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PGCPS School Board votes to keep school resource officers

A district-wide survey revealed 82% of its 13,000 respondents think SROs are important or very important to maintaining a safe learning environment.

PRINCE GEORGE'S COUNTY, Md. — After months of delays, the Prince George's County Public School Board voted Monday night to keep school resource officers in their schools, while eventually phasing out school security personnel. 

Those recommendations were drafted by the county's Police Reform Task Force, and accepted by the CEO of Prince George's County Public Schools. The school board did not have enough votes to overturn the CEO's decision.

School resource officers, or SROs, comprise one of three types of security the district employs, according to the American Classified Employees-American Federation of State, County and Municipal Employees Local 2250 (ACE-AFSCME Local 2250):

  1. SROs: Police officers contracted from local police departments through a Memorandum of Understanding with the Board
  2. Investigators: Security personnel (not in formal police uniform and without guns) employed by PGCPS to monitor safety and security in school; first responders to student conflicts in school
  3. Security Assistance: Also security personnel employed by PGCPS; assist investigators in monitoring safety of students and staff in school

Since the killing of George Floyd, the board has had heated debates about removing SROs entirely and restricting the arrest powers of security personnel as they work to replace them with mental health professionals.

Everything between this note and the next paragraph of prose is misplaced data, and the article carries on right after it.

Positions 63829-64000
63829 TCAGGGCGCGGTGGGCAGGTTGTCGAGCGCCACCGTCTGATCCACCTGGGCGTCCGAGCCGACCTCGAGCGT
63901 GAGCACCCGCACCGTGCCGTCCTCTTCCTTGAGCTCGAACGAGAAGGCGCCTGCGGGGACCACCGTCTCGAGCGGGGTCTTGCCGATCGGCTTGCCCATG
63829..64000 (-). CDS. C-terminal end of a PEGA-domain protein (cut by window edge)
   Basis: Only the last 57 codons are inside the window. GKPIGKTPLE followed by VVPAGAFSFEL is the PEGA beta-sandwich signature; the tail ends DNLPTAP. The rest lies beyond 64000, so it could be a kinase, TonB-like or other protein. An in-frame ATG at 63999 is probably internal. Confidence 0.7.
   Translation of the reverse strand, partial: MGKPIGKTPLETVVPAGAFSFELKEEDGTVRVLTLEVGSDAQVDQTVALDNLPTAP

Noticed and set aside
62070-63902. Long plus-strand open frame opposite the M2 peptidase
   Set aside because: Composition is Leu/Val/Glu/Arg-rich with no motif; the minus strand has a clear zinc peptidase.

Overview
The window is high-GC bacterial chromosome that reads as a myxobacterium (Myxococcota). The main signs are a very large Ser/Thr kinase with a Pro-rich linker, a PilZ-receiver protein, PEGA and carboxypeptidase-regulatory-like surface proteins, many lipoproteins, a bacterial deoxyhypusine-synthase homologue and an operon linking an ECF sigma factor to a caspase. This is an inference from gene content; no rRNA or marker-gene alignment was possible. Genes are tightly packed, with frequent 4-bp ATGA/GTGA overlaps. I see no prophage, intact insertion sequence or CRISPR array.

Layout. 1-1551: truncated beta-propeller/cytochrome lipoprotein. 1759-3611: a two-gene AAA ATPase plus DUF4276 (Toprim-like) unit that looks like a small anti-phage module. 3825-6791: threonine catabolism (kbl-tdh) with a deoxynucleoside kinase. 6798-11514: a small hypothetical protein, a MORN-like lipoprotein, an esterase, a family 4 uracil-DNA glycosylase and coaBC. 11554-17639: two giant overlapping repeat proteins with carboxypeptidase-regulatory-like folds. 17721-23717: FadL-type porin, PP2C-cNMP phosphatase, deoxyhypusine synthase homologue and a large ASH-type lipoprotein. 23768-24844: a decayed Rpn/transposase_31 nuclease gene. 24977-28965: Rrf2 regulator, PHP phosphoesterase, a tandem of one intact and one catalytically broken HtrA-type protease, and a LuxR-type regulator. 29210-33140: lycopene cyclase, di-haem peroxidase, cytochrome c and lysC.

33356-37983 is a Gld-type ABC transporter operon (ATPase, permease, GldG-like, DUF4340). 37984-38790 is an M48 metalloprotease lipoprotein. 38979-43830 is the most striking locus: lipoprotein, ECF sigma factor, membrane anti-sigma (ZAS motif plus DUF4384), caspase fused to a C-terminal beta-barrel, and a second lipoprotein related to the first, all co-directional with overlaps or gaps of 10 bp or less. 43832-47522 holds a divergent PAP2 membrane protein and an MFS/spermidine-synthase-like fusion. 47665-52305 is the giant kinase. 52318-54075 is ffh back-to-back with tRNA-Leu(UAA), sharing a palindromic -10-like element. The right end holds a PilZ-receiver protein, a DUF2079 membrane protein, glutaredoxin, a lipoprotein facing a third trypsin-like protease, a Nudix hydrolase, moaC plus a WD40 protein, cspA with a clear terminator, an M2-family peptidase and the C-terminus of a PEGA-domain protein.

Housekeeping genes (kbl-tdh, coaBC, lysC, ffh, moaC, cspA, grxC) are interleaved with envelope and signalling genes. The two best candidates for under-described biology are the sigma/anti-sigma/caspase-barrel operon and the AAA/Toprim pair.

This year, PGCPS CEO Dr. Monica Goldson released the results of a districtwide survey, which show of the 13,000 respondents (45% staff, 39% parents, 13% students, and 3% community members), 82% believe SROs are "important" or "very important" to maintaining a safe teaching and learning environment.

RELATED: Prince George's County Board of Education delays decision on removing armed officers in schools

Parents' opinions on how to keep their kids safe run the gamut.

"As a parent, I do not want the SROs in the school," Parent Teacher Student Association president Dannine Johnson said. "It makes our schools look like our children are in jails."

Johnson doesn't want to see armed officers patrolling students' schools anymore. 

However, parent and community advocate Marylupe Romero, says she's spoken with many students who are afraid to go to school -- so much so that they've talked about leaving and going back to their home countries. She also recalls working near a high school for years and having to close early due to alleged gang violence.

"There has to be some type of security. We have to," Romero said. "Can you imagine they take away security and the next day there’s a shooting?"

The Maryland Safe to Learn Act, passed in 2018, requires school districts to have school resource officers in high schools or adequate law enforcement coverage. In a letter to the Board of Education, some county council members expressed concern at how the district would meet that requirement if they removed SROs.

According to a report from the CEO, the district currently has 33 SROs and 66 security personnel with arrest powers out of what the county council said is a total of 237 security staff members.

The county's Police Reform Task Force drafted a number of suggestions to reform the school system's approach to security:

  • Invest in mental health programs and restorative approaches to student discipline to help dismantle the school-to-prison pipeline through...
    • realignment of PGCPS security protocol
    • restructuring SROs and security personnel
    • updating school safety training requirements
    • establishing school safety data metrics to eventually phase out security personnel
    • investing in prevention and intervention programming for students

In her report to the Education Board, the CEO said she accepted all of the above recommendations.